The Giant Jackrabbit: What is a Beverly Hillbillies Episode Doing on the TV All Time Most Watched List?

News reports ranked this year’s Super Bowl as the most watched U.S. TV broadcast of all time. This is not unexpected, as Super Bowl broadcasts dominate the list of most watched prime time network broadcasts in the U.S.

Other entries on the list are interesting but not surprising. There are series finales and cliffhangers (M*A*S*H*, Cheers, The Fugitive, the “Who Shot JR?” episode of Dallas), popular movies and miniseries (Gone With the Wind, Roots, The Thornbirds, The Day After), and special events (The Beatles’ appearances on The Ed Sullivan Show, Oprah Winfrey’s interview with Michael Jackson, Bob Hope Christmas Specials, the Academy Awards).

But one broadcast on the list stands out precisely because it is so ordinary. It is an episode of The Beverly Hillbillies called “The Giant Jackrabbit” broadcast on January 8, 1964. This was not a season finale or hyped cliffhanger. Nor was it a “very special” episode in which Jed lectures Jethro about gambling addiction or Granny shows Miss Hathaway the dangers of prescription barbiturates. So how and why did this regular episode of a sitcom make its way onto the most watched list?

Certainly The Beverly Hillbillies was an immensely popular show that year. It would be the top rated series for the 1963–1964 season. And the television broadcasting landscape was quite different in 1964. Everyone realizes that cable and satellite TV were not available, but 1964 was the first year that new television sets were legally required to contain a UHF tuner. Most households were unable to receive UHF, so their choices were for the most part limited to ABC, NBC, and CBS stations. Still, that doesn’t explain why this episode alone made it onto the list.

January 8, 1964 was also the date on which President Lyndon Johnson gave his first State of the Union address to the nation. This SOTU speech was the first since President Kennedy had been assassinated less than three months earlier. State of the Union broadcasts are not included on the “most watched” list, so is it possible that a nation still in shock over the death of JFK tuned into LBJ and stuck around to watch Jed and Granny?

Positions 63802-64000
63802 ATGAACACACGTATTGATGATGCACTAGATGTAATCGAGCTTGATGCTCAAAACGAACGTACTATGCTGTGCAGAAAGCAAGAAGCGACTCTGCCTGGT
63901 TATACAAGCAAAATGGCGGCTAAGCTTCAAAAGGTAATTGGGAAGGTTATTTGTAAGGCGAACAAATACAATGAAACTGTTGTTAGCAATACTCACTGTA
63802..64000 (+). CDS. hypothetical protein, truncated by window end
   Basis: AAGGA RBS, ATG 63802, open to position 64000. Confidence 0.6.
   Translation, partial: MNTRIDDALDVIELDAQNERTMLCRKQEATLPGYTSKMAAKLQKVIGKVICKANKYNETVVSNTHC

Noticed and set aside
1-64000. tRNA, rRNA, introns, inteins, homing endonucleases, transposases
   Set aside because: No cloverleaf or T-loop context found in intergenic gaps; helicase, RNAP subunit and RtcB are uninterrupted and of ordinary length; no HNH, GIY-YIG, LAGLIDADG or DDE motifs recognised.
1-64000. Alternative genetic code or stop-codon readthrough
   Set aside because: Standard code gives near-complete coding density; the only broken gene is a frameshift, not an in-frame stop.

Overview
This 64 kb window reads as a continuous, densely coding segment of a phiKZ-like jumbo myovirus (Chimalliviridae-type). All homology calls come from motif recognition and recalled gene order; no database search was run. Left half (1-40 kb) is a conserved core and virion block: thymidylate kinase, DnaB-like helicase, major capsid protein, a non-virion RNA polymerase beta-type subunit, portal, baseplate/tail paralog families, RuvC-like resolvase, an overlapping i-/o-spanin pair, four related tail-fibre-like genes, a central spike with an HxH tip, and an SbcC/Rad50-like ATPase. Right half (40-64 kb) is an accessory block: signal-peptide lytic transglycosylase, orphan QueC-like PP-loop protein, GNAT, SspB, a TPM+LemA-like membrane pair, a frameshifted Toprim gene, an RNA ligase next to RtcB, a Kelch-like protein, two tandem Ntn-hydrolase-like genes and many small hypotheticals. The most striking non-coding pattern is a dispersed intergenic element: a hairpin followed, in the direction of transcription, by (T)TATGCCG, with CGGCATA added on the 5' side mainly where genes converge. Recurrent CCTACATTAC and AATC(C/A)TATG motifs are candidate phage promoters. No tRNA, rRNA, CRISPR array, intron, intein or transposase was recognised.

In “The Giant Jackrabbit,” Granny mistakes an escaped kangaroo for a very large jackrabbit. This plot will be familiar to fans of Warner Brothers cartoons as several of those have Sylvester mistaking a baby kangaroo for a giant mouse.

Thanks to the bold efforts of the Sylvester cartoons and The Beverly Hillbillies to raise awareness of the problem of unsecure kangaroo transport, zoo keeping methods improved and a public education campaign was launched to help people distinguish between kangaroos and various rodent species. Thus was the two decade scourge of escaped and misidentified kangaroos eradicated.

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Infomercial Reviewer believes the golden age of the absurd TV infomercial was the late 80s/early 90s. He writes about the most oulandish infomercials, past and present, at Infomercial Hell. He also edits the Does the Product Work? consumer product review website. (Sorry, Easy Bake Oven and Rock 'Em Sock 'Em Robots not available for review.)

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5 thoughts on “The Giant Jackrabbit: What is a Beverly Hillbillies Episode Doing on the TV All Time Most Watched List?

  1. One thing I should also point out is that the fight scene between Granny and the kangaroo @17:06 will settle once and for all the debate about whether Irene Ryan did her own stunts!

  2. The Beverly Hillbillies was a huge show so it doesn’t surprise me that it has an episode on the most-watched list.

    What surprises me though is on the most-watched series finale list is The Jeffersons and The Dukes of Hazzard are not on it. Those two shows were HUGE hits. Maybe the final episodes weren’t promoted. I know the shows ratings declined as they aged but I don’t think they were in the toilet. According to that list more people watched the final episode of Major Dad than than Dukes or Jeffersons.

    I’m sure there are other major hit shows that aren’t on that list. Simon & Simon isn’t there either. Another successful show.

  3. The writer just misses the bigger picture. It was precisely due to President Kennedy’s assassination that viewers sought out some much-needed levity. THE BEVERLY HILLBILLIES was already U.S. television’s number one-rated series, yet ratings climbed even higher immediately after the tragedy, reaching a peak with that January 8 episode. A case can be made that the Clampetts helped speed healing of the nation’s grief.

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